Now, the venerable Jamesville building is the latest target of a metamorphosis driven by a new wave of artistic entrepreneurs, and dreamers -- the creative class -- who believe Hamilton is the place to be."Toronto is already quite successful. And Toronto is full," said Martinus Geleynse, a 25-year-old local film producer and musician. "The beauty of Hamilton is that it's a frontier, it's a Wild West, and you can create your life here. And you can make money here."The city has long suffered an artistic brain drain as Toronto siphoned off the cream of the creative class, he said. That now is changing as the trickle of artists, who have quietly been setting up shop in areas such as James North, threatens to become a flood."All the kids left here for the cool city," Geleynse said. "Now anybody can come here and be one of the cool kids."In Hamilton, there is a reason to get up every morning and contribute something." ...... Hotel Hamilton is being managed by Jeremy Freiburger, executive director of the Imperial Cotton Centre for the Arts."People are moving here (to Hamilton) from Toronto, Ottawa, Vancouver, and they're moving here because rent is cheap, buying is cheap and this is a town where you can actually afford to experiment," he said."As an artist, you can make money, but you are not forced into the grind of overly commercialized activity all the time."
I don't know to what extent data might back up the claims. I see more and more evidence (albeit anecdotal) of migration away from the big global cities. Spiky World is getting flatter by the day, at least in the richest countries. Rust Belt Chic is ascendant.
The quintessential reverse migration is occurring in Japan, where a moribund economy is undermining traditions. It's also making dense city life a lot less attractive. Flat Worlders are discovering the splendor of the "slow-life":
Japan may not seem the logical choice for those seeking peace and tranquillity, but as the cities draw in the countryside's young and property prices fall, it is now the best place on earth to find your own rural paradise.Oh, to be in Provence, that Jerusalem of slow living revealed by the gospel according to Peter Mayle. Shame, though, that property is now so exorbitant and burglary angst so pervasive; and that expat demands for broadband have left France Telecom staff so hyper-stressé. If not volatile, dysfunctional or unwelcoming, most other Edens are equally overpriced and crime-ridden. So where else could a slow-life pilgrim go? The last place one might guess is Japan. For as everyone knows it's an expensive sardine can encased end-to-end in concrete.Granted, Japan's postwar "economic animals" tried their best, improvising with golf greens and tree farms where they couldn't subdue nature in concrete. But in six decades you can only pave so much of a mountainous archipelago that extends 2,500km. Now, with vast pockets of rural beauty still "unimproved", Japan's long march to "progress" is running out of steam. And, as aspiring slow-lifers are finding, it's creating some remarkable opportunities.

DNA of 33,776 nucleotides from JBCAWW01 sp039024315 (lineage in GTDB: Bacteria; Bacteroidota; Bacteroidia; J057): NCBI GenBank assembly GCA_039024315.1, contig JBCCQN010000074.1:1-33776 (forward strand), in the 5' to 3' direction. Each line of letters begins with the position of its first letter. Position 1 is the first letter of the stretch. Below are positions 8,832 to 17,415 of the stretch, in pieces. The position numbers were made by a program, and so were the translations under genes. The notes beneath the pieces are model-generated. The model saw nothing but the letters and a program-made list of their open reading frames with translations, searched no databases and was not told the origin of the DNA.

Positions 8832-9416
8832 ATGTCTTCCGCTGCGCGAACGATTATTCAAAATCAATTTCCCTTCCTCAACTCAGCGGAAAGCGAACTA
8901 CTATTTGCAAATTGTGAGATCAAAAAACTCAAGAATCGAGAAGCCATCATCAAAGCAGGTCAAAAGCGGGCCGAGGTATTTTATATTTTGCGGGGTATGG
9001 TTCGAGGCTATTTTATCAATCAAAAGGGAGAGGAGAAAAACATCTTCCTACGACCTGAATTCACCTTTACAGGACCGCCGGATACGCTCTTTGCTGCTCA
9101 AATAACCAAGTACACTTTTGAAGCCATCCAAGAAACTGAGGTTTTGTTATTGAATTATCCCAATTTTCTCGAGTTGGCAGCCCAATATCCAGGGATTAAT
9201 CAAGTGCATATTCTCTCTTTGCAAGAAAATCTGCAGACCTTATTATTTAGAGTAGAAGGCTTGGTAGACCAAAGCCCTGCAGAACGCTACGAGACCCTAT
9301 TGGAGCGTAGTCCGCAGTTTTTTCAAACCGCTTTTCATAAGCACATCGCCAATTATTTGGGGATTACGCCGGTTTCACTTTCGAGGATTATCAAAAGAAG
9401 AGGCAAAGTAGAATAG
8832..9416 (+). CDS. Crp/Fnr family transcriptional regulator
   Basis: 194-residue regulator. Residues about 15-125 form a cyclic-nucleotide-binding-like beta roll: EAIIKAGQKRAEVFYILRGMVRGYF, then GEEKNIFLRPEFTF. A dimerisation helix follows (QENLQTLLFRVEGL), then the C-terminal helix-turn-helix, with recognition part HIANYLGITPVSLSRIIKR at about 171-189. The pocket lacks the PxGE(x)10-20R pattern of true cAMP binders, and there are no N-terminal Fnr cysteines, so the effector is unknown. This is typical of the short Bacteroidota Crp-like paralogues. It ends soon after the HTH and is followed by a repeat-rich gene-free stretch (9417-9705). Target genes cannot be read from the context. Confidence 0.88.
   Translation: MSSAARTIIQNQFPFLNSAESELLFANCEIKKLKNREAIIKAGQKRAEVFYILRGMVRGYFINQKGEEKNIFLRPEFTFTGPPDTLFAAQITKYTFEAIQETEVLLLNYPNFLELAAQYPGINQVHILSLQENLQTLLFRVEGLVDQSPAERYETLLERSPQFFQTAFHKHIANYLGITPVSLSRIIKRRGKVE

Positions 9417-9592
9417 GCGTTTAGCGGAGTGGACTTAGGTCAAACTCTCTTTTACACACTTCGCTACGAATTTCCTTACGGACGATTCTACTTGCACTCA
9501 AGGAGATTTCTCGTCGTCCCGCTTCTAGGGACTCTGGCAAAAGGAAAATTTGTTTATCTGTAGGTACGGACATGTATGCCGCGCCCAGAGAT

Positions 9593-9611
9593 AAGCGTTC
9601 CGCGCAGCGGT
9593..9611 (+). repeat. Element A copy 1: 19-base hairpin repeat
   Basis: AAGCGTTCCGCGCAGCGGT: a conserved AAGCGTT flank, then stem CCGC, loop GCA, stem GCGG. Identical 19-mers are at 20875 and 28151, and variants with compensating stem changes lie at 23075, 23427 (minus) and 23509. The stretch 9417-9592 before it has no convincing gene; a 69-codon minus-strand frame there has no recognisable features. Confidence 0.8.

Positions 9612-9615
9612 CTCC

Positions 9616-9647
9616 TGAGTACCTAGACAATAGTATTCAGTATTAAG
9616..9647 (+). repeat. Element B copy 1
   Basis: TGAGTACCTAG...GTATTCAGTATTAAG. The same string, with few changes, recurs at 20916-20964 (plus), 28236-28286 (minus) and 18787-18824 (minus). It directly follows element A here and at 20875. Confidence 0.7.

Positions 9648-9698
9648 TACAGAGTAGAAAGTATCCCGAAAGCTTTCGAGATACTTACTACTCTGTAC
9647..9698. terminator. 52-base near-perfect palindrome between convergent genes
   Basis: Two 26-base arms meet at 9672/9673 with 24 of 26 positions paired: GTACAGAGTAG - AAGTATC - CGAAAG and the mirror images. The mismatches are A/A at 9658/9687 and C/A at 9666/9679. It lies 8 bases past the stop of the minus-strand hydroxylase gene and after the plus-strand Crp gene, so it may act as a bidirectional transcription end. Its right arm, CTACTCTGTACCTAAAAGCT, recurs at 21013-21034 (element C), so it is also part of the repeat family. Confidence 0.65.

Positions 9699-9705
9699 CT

Apparently, slow-lifers are finding similar opportunities in places such as Hamilton and (according to Monocle) rural Germany. Saskia Sassen observed the rise of global cities and wrote about urban economies of agglomeration. I look at Pittsburgh (better yet, Youngstown) and see a new urban geography of globalization, one of arbitrage.
Rural villages and shrinking cities are the new frontier. This is the new talent migration. Chicago Poles are returning to the homeland in droves. These strange patterns are becoming more common, challenging Richard Florida's map of the world. Forget Toronto. Hamilton is where the cool kids are moving.